Need to change topics? Just say so. Helping the respondent reset to another topic works very well. Not sure what pathway to take? Consider the subject matter of your questions. Is it more about specifics or is it more about the big picture? Is it easier for your interviewee to understand your questions if you begin with a detail, or with a big picture idea? Understanding the nature of what you are seeking to understand will give you the clues you need to best understand how to transition. This is especially important if the topic of the research is new or potentially disruptive; in this case, offering a big picture “level set” will be important before respondents can answer your questions properly.


Probing is the Key

Qualitative research, by its nature, is supposed to be a directed dialogue between the respondent and the interviewer. It’s important to give proper context and set the expectations of the topic, but it’s just as important to acknowledge the interviewer is supposed to direct the discussion, not lead the discussion.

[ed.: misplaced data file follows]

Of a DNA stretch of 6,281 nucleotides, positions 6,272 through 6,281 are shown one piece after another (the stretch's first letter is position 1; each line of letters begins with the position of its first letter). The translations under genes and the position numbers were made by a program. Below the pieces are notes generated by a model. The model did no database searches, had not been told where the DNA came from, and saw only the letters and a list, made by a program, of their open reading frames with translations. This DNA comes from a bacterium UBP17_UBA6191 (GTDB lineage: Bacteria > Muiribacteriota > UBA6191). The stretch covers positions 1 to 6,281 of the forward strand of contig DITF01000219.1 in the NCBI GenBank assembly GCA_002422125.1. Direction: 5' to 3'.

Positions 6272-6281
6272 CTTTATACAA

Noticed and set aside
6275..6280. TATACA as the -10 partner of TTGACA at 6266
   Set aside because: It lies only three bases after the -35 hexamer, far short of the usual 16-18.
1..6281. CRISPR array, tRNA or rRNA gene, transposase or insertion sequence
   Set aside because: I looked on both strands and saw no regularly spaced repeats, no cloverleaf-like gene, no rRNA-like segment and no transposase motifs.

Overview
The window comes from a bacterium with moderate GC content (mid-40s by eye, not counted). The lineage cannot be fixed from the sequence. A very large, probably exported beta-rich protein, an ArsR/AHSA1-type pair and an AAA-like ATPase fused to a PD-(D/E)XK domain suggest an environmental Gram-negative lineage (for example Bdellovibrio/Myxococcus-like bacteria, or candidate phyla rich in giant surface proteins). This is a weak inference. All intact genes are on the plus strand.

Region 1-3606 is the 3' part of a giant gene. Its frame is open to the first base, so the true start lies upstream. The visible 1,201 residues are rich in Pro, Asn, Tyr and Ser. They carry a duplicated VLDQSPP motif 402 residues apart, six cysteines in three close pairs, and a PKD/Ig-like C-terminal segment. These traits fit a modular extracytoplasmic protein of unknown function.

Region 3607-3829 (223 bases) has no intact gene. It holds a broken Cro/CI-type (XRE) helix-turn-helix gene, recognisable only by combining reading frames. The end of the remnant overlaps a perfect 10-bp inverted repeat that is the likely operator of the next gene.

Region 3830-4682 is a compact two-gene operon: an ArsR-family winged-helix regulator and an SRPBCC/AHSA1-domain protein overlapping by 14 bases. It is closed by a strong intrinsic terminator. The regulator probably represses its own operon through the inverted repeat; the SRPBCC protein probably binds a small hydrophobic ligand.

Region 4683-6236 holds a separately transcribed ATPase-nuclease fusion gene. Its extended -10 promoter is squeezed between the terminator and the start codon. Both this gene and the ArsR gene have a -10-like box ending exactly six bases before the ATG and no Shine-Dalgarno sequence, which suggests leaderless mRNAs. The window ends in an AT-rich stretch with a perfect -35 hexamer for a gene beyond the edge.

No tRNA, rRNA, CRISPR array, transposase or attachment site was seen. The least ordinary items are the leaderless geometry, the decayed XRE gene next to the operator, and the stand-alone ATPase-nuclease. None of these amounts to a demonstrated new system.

• Interviewers who lead the discussion become participants. They are heard almost as much as the interviewee on the recordings. They overstep their role because they have to fill in details or give questions that share too much.
  • Interviewers who direct the conversation make sure the interview stays on topic, but asks relevant follow up questions and then stops. They let the respondent speak.

 How do we ensure this delicate balance? A combination of both open-ended and probing questions. Probing questions (follow up, specific options, etc.) enhance the open-ended question because you have the ability to hone in on specific details after allowing the respondent to speak. While the best reason for the use of probes may be that the respondent doesn’t bring up the topics you were most interested in unaided, probing on specifics can help keep the interview on track while giving the respondent an opportunity to think in a different direction. There is also the added benefit that an open-ended question may receive a response that addresses something you hadn’t thought of before, which is a significant benefit of qualitative research.